In fact, there’s only a little exploitation in this newest adaptation of Stephen King’s first novel which otherwise hews close enough to the book to absorb the best elements of its tragedy, but like Carrie (Moretz) herself, it flails about and ultimately fails in developing its own personality.
Carrie has reason to flail. She is so unschooled in the ways of the world she doesn’t even realize what menstruating for the first time means; her religious zealot of a mother (Moore) is unable to communicate with her (or anyone) in any meaningful way. Which is the real tragedy of King’s tail; people aim real human emotions at each other with good intentions–recognizing them as the only weapon against the isolation we’re born into–but they just keep missing, and missing terribly. No one knows what anyone means and like most movie teenagers, they fear to try least they open themselves up for people like lead bully Chris (Doubleday) who’ve decided the best defense against those feelings is a strong offense and try to stamp it out whenever it pops up.
To be fair, no one really does know what it means when Carrie gets her period because it turns out the action also unleashes her latent telekinetic ability as King’s story sticks closely to the rule that superpowers are mostly bestowed on the least stable among us. To be fair to King, that wasn’t nearly the cliché in the 1970s that it has become, but director Kimberly Peirce (“Boys Don’t Cry”) has not bothered to update the story much for the changes which have been wrought since it’s time, even while moving the action forward to the present day. That leaves us with clichés like Carrie learning about her power through the internet and repetitive conversations about sin with her mother who can’t talk about anything else and is thus unbelievable to anyone who hasn’t met such a person in real life. Most of “Carrie’s” adults suffer from that problem, with only Judy Greer’s supportive gym teacher given anything like a personality; the rest to bend bumbling principals or rich lawyers who let their kids get away with anything and the like.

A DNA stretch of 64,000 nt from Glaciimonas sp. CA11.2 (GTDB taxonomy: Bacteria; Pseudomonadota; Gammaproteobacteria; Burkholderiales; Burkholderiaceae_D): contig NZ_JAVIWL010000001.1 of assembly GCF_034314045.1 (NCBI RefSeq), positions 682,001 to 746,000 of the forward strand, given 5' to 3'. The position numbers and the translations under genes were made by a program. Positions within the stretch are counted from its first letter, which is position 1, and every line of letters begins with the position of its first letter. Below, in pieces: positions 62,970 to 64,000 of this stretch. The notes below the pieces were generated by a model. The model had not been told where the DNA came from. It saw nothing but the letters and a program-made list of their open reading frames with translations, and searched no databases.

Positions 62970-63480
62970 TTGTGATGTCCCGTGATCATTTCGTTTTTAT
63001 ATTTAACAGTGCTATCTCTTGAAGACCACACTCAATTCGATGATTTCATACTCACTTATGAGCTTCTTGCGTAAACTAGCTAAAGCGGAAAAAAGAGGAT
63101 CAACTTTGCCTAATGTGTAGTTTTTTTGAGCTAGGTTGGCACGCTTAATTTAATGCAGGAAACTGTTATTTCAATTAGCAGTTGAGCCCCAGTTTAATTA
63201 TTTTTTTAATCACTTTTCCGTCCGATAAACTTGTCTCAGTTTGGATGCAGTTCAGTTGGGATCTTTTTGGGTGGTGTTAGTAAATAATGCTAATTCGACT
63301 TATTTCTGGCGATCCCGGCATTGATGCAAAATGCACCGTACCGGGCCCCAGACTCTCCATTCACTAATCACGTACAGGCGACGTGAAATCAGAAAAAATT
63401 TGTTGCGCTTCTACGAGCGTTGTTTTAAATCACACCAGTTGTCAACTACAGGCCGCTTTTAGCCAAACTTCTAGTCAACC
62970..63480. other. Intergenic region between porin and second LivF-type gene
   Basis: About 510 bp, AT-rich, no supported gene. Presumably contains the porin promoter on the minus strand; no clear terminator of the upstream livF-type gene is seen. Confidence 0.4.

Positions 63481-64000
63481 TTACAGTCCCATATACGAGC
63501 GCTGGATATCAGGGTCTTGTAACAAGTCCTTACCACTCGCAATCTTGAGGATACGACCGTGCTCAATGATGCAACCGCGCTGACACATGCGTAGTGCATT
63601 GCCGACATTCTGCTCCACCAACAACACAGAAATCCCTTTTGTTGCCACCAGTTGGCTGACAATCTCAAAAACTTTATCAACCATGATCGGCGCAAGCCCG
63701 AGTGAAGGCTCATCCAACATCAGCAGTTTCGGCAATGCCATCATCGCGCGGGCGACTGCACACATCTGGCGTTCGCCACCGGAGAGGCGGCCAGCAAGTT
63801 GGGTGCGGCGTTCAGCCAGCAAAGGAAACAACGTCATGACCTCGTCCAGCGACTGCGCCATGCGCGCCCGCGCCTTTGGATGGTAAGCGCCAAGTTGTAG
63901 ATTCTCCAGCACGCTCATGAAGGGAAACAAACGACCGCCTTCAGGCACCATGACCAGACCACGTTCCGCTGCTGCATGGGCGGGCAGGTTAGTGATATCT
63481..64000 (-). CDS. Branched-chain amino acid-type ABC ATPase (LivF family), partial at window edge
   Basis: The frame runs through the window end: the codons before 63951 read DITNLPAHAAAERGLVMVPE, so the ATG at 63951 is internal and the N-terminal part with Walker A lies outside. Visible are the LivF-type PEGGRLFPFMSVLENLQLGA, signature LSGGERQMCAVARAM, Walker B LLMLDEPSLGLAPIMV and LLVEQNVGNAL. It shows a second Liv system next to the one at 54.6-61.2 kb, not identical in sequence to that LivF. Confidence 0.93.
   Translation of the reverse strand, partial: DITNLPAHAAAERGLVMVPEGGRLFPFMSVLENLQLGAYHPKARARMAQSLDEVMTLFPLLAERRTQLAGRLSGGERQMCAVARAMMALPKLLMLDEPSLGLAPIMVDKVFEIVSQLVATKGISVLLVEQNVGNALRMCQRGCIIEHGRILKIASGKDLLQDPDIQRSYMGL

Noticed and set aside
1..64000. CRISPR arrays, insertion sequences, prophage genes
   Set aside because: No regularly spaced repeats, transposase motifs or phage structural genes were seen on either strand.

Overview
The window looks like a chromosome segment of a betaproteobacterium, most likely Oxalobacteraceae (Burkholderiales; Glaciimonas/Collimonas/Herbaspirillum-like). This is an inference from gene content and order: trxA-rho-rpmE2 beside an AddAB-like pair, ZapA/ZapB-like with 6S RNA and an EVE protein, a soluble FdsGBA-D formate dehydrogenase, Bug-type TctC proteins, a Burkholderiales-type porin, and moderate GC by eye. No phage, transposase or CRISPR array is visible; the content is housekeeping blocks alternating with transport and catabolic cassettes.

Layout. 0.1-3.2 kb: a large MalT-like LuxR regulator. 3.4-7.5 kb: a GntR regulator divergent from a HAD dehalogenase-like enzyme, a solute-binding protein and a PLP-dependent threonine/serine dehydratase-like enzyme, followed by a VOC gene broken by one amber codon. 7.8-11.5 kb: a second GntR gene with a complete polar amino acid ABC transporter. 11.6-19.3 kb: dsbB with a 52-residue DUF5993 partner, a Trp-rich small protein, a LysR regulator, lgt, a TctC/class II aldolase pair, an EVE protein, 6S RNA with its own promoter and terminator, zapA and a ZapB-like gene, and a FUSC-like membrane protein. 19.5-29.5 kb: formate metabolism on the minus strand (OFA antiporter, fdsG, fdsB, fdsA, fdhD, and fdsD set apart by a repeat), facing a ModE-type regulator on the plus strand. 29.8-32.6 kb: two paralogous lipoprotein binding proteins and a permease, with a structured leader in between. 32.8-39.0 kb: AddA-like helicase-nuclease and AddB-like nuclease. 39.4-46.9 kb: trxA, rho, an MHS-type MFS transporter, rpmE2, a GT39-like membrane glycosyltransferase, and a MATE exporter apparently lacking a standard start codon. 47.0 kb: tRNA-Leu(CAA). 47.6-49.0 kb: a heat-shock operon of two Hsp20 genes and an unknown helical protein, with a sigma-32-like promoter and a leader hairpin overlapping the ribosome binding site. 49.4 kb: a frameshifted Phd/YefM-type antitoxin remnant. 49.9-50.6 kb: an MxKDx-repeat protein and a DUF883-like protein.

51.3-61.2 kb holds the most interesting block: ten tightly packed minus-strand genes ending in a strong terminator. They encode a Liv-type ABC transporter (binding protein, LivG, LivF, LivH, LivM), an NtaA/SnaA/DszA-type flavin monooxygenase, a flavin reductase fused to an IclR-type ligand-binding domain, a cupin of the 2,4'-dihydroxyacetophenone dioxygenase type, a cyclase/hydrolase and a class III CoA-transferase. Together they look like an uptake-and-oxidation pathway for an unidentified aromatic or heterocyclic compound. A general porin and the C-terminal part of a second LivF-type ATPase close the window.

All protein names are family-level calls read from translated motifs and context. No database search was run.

They are thankfully balanced out by the teenagers themselves who, besides actually looking like teenagers for once, actually take time to wonder why they are the way they are, with actors who can pull it off. Most of that is wrapped up in Sue (Wilde), who regrets taking part in Carrie’s torment and struggles to overcome the gulf between them in penance in the sort of development that Carrie herself could use a lot more of, instead of performing the de rigueur Google search and looking longingly at dresses. Moretz is actually quite good in the role with a look like a stray puppy that longs for a home but has been kicked some many times it has no choice but to lash out at anyone who comes near. Once she gets invited to prom by Sue’s boyfriend, the stage is set for a horrific piece of schadenfreude, like an out of control train on its way down the hill.
But it’s never going to arrive. The problem with horror movies is that they want to show you bad things while preventing you from feeling bad about seeing them, which certainly makes them easier to enjoy, but harder to take anything away from. King, and Peirce, have given Carrie a number of people who ‘have it coming’ to lash out at and do their best to protect anyone who doesn’t as she engages in her classic rampage (with so many angles on pig’s blood falling it stops being real and becomes a joke) which is a bit heavy on CGI, but not distractingly so.
It’s all very true to the book, but we’ve had the straightforward adaptation of “Carrie” already; if you really are going to go back over old ground, at least go by a different route. The filmmakers have an opportunity to do a second draft, to make a stronger argument while staying true to the spirit, but that appears to be a step too far for them. You’ll get exactly what you’re expecting from “Carrie” and nothing else.